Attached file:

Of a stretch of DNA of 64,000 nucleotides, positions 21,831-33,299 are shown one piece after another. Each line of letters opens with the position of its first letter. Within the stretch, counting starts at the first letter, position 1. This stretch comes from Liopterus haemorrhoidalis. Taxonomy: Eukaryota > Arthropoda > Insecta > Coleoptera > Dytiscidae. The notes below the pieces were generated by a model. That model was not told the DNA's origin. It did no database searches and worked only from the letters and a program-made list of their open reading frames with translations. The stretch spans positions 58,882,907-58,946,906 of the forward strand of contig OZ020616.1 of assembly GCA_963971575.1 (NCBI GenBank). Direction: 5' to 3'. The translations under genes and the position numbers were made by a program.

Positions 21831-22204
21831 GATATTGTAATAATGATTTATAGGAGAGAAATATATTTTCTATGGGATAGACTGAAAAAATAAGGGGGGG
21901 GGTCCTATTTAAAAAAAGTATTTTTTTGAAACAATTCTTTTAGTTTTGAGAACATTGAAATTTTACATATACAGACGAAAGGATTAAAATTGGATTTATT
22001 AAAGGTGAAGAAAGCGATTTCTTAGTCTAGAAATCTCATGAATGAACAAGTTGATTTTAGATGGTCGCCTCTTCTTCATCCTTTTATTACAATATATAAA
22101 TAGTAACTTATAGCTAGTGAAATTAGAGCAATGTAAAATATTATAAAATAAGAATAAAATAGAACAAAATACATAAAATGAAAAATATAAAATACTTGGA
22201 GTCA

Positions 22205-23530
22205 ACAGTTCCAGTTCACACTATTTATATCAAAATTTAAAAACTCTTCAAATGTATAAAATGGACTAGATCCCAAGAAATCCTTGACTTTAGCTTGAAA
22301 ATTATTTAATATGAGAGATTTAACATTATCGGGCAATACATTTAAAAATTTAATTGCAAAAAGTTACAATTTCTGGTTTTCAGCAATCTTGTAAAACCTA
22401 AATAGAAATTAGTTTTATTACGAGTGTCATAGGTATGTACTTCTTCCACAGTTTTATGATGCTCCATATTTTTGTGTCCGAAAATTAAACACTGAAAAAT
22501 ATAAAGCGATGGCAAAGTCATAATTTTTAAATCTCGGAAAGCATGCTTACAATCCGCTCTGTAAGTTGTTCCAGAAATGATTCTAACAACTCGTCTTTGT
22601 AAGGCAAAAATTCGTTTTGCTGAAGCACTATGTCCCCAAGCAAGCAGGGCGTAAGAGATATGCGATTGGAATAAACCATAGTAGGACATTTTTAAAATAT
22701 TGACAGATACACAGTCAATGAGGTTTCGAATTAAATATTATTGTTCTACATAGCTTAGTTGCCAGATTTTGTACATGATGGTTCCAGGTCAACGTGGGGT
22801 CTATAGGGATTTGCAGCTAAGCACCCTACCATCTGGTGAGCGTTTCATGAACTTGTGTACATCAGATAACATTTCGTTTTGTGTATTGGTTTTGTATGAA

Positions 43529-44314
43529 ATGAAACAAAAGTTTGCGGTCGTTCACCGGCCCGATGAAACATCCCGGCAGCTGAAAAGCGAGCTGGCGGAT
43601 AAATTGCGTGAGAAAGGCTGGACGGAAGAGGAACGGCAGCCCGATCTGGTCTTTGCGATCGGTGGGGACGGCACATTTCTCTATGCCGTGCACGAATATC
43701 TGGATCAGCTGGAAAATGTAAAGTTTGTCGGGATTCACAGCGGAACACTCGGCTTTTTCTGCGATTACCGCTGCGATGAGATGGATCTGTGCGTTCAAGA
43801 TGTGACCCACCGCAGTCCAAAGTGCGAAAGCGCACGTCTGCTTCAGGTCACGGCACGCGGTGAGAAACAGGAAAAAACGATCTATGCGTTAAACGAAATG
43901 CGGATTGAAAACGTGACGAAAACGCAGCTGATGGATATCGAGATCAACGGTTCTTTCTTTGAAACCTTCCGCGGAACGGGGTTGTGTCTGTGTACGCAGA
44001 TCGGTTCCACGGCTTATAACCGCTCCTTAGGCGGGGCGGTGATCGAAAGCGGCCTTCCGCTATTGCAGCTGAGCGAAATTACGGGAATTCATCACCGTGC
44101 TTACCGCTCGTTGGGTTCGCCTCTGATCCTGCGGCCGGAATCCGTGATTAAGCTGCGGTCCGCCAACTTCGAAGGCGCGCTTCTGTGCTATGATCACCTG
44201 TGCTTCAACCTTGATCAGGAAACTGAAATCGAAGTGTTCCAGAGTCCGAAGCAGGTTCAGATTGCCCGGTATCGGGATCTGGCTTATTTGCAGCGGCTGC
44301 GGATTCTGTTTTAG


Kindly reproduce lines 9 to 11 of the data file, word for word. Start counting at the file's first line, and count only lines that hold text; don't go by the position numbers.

22205 ACAGTTCCAGTTCACACTATTTATATCAAAATTTAAAAACTCTTCAAATGTATAAAATGGACTAGATCCCAAGAAATCCTTGACTTTAGCTTGAAA
22301 ATTATTTAATATGAGAGATTTAACATTATCGGGCAATACATTTAAAAATTTAATTGCAAAAAGTTACAATTTCTGGTTTTCAGCAATCTTGTAAAACCTA
22401 AATAGAAATTAGTTTTATTACGAGTGTCATAGGTATGTACTTCTTCCACAGTTTTATGATGCTCCATATTTTTGTGTCCGAAAATTAAACACTGAAAAAT